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29 juli 2020 | Nieuws

The Piket Art Prizes in times of corona (32): Tessa Jonge Poerink

Theatre makers, actors, visual artists, and dancers are much affected by government measures to keep the corona virus under control. What is the impact of these measures on the young (former) nominees and winners of the Piket Art Prizes? Part 32: Tessa Jonge Poerink.

Tessa kreeg een stortvloed aan reacties van vrienden, familie, collega’s en kennissen nadat haar nominatie voor de Piket Kunstprijzen bekend werd gemaakt. “Heel leuk! Ik kreeg ook appjes van mensen van wie ik het helemaal niet had verwacht.” De actrice, die in 2016 afstudeerde aan de ArtEZ Toneelschool in Arnhem, timmert hard aan de weg. Zo was zij al te zien in de voorstellingen Geluk, Vadertje en Moedertje en In mijn hoofd ben ik een dun meisje. Daarnaast speelde zij mee in series als Dokter Tinus en ADAM – E.V.A. “Mensen vinden het een exotisch beroep als ik vertel dat ik actrice ben. Ik speel in films, series en vooral in het theater”, vertelt Tessa. “Als ik moet kiezen tussen film en theater kies ik voor dat laatste. Daar is elke avond anders en dat is magisch. Tijdens de repetitieperiode van zes weken krijg je de kans om je personage helemaal uit te pluizen en echt te verdiepen. Bij film heb je minder controle over hoe jij in beeld wordt gebracht, bijvoorbeeld. En het is natuurlijk een stuk sneller.”

After the announcement of her Piket Art Prizes nomination, Tessa received a deluge of reactions from friends, relatives, colleagues and acquaintances. “It was great! I also got quite surprising and unexpected apps.” Tessa, who graduated from the ArtEZ theatre school in Arnhem in 2016, is really active. She took part in productions such as Geluk (Happiness), Vadertje en Moedertje (Playing House) en In mijn hoofd ben ik een dun meisje. (In my head I am a thin girl). In addition, she had parts in television series such as Dokter Tinus and ADAM – E.V.A. “When I tell people I’m an actress, they think it’s quite exotic. I perform in films, series, and especially on stage,” Tessa says. “If I had to choose between film and theatre, I would choose the latter. On stage, every evening is different and that’s magical. During the six-week rehearsal period you really get the chance to thoroughly explore the character you play. With film you have less control about how you will be shown. And of course things move a lot faster.”

Impact of the measures

The National Theatre’s marathon production Trojan Wars was postponed because of the corona measures. “Fortunately, Trojan Wars has now been scheduled for 2021, but it’s some eighteen months after the original opening night, quite bizarre,” says Tessa. September of next year will be devoted to rehearsals and, if all goes well, the tour will start in October. “We really need this whole month of rehearsals,” Tessa explains, “because we had only had one single try-out and hadn’t absorbed the performance yet.” The moment theatre director Cees Debets announced the bad news is still very much on Tessa’s mind. “Cees got us all together in the Royal Theatre’s main hall and said ‘we have to close’. Then all of a sudden it was real and everything changed. Some people cried, others laughed because they couldn’t believe it,” Tessa says. “During rehearsals you’re in a kind of bubble. At first I thought we would pick things up again within three weeks or so, but I was quickly disillusioned.” Tessa says she’s a little in two minds about the whole thing. “All theatres closed their doors. Strangely enough this produced a sense of calm. But on the other hand there was great sadness.”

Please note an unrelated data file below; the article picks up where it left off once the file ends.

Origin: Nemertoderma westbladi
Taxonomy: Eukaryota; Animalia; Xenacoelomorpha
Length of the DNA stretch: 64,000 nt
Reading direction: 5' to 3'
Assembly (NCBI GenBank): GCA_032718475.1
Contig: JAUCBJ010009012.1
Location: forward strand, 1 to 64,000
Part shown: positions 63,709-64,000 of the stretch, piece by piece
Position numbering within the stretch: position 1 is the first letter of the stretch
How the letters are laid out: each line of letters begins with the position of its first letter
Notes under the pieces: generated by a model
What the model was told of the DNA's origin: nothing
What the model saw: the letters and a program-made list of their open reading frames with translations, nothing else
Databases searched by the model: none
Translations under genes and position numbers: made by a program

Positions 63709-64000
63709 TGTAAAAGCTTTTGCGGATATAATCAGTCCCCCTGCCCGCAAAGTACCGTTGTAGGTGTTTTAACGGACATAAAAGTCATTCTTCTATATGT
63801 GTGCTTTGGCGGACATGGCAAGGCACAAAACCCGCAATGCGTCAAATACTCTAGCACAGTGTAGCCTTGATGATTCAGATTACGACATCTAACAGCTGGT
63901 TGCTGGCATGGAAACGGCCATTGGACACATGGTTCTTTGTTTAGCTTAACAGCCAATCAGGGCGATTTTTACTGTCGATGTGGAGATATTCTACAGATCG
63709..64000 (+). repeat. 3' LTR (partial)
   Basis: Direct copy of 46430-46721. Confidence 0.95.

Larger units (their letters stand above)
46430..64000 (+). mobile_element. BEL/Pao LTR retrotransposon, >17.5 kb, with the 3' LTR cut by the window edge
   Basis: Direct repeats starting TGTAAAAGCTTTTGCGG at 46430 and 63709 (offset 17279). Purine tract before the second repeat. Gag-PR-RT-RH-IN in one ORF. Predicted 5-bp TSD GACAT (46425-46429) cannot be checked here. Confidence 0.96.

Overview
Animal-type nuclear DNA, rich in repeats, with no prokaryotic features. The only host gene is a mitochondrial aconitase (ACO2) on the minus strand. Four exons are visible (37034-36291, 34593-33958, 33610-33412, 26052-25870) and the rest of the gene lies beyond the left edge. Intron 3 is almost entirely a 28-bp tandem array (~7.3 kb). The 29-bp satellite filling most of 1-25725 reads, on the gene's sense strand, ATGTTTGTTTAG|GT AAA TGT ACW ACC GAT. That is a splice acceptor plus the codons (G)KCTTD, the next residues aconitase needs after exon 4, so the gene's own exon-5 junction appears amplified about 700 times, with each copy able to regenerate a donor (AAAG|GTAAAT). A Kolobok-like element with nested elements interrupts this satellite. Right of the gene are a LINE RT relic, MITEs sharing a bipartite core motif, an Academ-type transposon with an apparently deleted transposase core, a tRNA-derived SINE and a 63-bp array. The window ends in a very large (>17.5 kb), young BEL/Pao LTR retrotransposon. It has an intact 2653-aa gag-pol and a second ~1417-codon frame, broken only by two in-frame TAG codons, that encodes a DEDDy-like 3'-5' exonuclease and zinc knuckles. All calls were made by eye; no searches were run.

So what now?

Tessa finds it all “quite tough.” “It’s a bit dull. I see friends and read magazines and books. It’s nice to be able to go out for a drink again, but I’m still thinking about taking on a volunteer job.” Luckily she has prospects: a part in a film and a Christmas production at Theater Bellevue in Amsterdam. “I’m a real fighter and don’t give up easily.”

Plans for the future

If corona permits the film Sisyphus at work will be premiered in December. “December 3rd at Eye Filmmuseum in Amsterdam,” Tessa says. The film’s main character is Boy Talma who after many years returns to Den Bosch, his native town, to record his new film. Just before shooting starts, he finds out he has only nine more months to live. He decides to tell no one. Tessa plays Boy’s assistant. “This is my very first part in a film. In the future I would very much like to do a major film role. That would be super cool!” Tessa says. “In addition, I hope to get the opportunity to perform in a play with colleagues who are also friends, people who have the same ambitions, the same attitude and expectations. Trojan Wars was like that. Actually it’s quite idiotic to perform a five-hour Greek tragedy for a young audience. This ‘we’ll just do it’ feeling, I thought it was wonderful. I hope we’ll keep doing projects of this kind in the future.” She also hopes to work with director Noël Fischer again. “And with director Eline Arbo!” Tessa is aware that the future of the performing arts sector doesn’t look bright. “But being on stage is what I want to do,” she concludes.

Photo: Hessel Waalewijn